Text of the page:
The soul-warming strange yarn ye are about to read here is totally different to all the generally chilling tide of stories featuring China and Chinese affairs lately.

This story, I think, will touch many of you to the quick of your souls as it certainly did mine when it came to me lately through the family circle.  I will get right into it without further ado, without wasting any more precious time and space, and I trust many of you will savor it every bit as much as I have.

We will go back as far as 1933 in East Galway’s district of Knocknagur outside Tuam and Ellen Donnellan of that parish, whose three daughters, like most of their generation, had already emigrated to Boston.

Ellen received a letter from her daughter Mary stating she was about to get married. Mary was a stately and formidable lady who had spent a few years in Boston herself before returning and marrying at home. Upon getting the good news from Mary, she responded by walking the five miles from the family farm in Knocknagur to buy a delicately beautiful china set for what would then have been the considerable price of between seven and 10 shillings at the time. She probably had the cash from selling hen eggs on the local markets.  Or maybe the purchase was funded by daughters’ dollars sent home from Boston.

Anyway, she not alone bought the china set, she also had it shipped over to Boston to her daughter.  It is the family history in Mary’s home in Brooks Avenue in Boston that the china tea set had pride of place on all family occasions, and there were many of those.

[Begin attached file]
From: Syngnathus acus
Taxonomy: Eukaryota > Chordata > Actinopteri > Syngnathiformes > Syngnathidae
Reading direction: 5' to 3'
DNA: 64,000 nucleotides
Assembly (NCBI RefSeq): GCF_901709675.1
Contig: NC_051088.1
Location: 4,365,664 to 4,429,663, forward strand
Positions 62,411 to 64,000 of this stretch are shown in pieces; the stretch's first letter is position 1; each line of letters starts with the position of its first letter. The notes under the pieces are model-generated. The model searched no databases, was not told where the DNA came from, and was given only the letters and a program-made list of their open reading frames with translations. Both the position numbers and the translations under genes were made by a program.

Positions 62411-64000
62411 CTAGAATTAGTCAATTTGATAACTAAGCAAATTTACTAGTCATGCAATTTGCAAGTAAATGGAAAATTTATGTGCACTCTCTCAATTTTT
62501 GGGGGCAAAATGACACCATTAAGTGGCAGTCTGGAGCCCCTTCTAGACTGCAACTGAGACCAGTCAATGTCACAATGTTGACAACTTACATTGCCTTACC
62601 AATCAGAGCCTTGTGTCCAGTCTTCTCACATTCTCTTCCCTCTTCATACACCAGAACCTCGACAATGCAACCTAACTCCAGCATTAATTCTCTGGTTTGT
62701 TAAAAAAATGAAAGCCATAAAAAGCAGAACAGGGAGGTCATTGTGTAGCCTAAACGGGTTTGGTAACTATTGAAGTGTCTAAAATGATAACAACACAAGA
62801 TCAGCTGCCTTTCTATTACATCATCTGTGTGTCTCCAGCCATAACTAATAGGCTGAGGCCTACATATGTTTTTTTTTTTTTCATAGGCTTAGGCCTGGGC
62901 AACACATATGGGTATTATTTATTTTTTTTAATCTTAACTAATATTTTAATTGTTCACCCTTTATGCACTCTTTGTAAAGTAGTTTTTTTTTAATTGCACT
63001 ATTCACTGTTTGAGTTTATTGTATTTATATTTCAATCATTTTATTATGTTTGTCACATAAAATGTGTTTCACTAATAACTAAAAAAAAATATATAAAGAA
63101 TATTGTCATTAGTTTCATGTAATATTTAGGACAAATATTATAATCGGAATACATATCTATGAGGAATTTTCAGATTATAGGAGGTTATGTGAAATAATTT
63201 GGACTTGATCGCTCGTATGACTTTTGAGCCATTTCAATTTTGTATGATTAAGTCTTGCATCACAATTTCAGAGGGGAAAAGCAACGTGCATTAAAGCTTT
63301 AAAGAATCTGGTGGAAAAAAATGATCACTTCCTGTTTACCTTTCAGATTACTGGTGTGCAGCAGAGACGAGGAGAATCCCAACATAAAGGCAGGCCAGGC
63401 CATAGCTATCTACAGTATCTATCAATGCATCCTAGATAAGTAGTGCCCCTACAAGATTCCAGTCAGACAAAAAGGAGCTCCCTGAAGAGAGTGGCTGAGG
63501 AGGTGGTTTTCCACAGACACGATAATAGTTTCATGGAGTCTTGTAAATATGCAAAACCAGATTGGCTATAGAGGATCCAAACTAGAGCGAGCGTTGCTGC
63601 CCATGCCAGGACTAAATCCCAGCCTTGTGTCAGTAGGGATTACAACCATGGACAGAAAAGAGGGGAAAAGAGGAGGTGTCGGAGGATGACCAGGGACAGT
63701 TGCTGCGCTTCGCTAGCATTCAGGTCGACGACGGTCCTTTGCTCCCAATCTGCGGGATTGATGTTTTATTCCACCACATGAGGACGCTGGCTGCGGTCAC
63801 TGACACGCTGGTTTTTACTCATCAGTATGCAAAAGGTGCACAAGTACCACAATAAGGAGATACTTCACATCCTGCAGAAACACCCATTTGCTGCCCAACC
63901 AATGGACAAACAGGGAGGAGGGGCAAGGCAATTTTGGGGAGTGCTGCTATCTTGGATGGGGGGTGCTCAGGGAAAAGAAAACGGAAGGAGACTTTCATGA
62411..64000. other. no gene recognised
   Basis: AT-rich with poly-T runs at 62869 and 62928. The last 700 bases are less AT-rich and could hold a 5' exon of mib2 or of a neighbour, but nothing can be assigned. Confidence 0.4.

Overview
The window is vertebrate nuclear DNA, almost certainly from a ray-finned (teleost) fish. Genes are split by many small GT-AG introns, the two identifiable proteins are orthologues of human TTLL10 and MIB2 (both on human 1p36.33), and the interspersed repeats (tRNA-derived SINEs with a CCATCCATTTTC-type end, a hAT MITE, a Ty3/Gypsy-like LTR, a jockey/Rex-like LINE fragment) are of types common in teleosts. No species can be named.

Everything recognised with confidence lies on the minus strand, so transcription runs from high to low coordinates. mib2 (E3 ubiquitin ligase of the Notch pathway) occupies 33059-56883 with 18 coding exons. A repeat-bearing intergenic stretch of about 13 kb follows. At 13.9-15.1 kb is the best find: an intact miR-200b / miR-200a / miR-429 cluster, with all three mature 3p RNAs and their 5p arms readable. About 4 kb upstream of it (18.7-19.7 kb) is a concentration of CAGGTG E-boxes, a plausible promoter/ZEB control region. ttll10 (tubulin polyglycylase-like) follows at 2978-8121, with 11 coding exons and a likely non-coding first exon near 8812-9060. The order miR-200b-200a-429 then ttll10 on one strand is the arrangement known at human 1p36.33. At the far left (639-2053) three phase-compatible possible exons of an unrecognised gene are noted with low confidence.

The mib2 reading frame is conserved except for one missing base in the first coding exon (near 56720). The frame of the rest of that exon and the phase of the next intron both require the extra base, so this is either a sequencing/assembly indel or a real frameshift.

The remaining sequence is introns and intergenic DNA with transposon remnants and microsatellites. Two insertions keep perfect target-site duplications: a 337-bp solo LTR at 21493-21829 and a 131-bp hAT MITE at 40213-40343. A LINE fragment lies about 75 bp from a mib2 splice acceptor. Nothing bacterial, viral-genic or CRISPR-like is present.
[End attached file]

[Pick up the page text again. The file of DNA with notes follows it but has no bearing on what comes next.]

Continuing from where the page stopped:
Now we vault down the decades to 2015. My beloved sister-in-law from my first marriage, Margaret Conlan from Ennistymon in Clare, is visiting her American relatives at about the time the family home in Brooks Avenue was being sold.

Margaret was interested in bringing the china tea set back home to the west with her. It is warmly offered, and a few months later the china tea set had pride of place again in Margaret’s home in Ennistymon, and the three Carney sisters gathered around for an evening of family memories and reminiscences.

During that evening, I’ve been told they fondly remembered their grandmother. She was a tall, stately lady with white hair in a neat bun at the back of her head, elegantly clad always with long black skirts garnished by silver brooches and, during the winters, warmed by the traditional red petticoats of her generation.

So the delicate china tea set survived two trans-Atlantic journeys in the last century and is now safely back home in Clare again in Margaret’s china cabinet, brought out in style for the frequent family gatherings of a lively and gifted clan.

Those of you who were born in yesterday’s Ireland are well aware of how the china tea set was always produced in pristine condition for important social and family occasions.  Remember how the priest would be brought down to the parlor for his mandatory cup of respect when he called?

The china tea set ornamented every important social occasion under the family roof, didn’t it?  That status still survives strongly today too.  Strong mugs for routine daily usage but the china cup for the special days, evenings and memories.

Many of you will probably like to know more details about the magnificently historic china that safely came back home after spending virtually a century in Boston. You are in luck on that front because the few details I have provided ye with here are drawn from a splendid article by Margaret’s sister Frances Murphy featuring on Milltown.galwaycommunityheritage.

Ye will find that with no difficulty at all and, having read the piece and enjoyed the photographs of the modern family members drinking their tea from very durable and widely traveled china cups indeed, ye will probably feel like opening your own china cabinet immediately.

Go ahead and do that!

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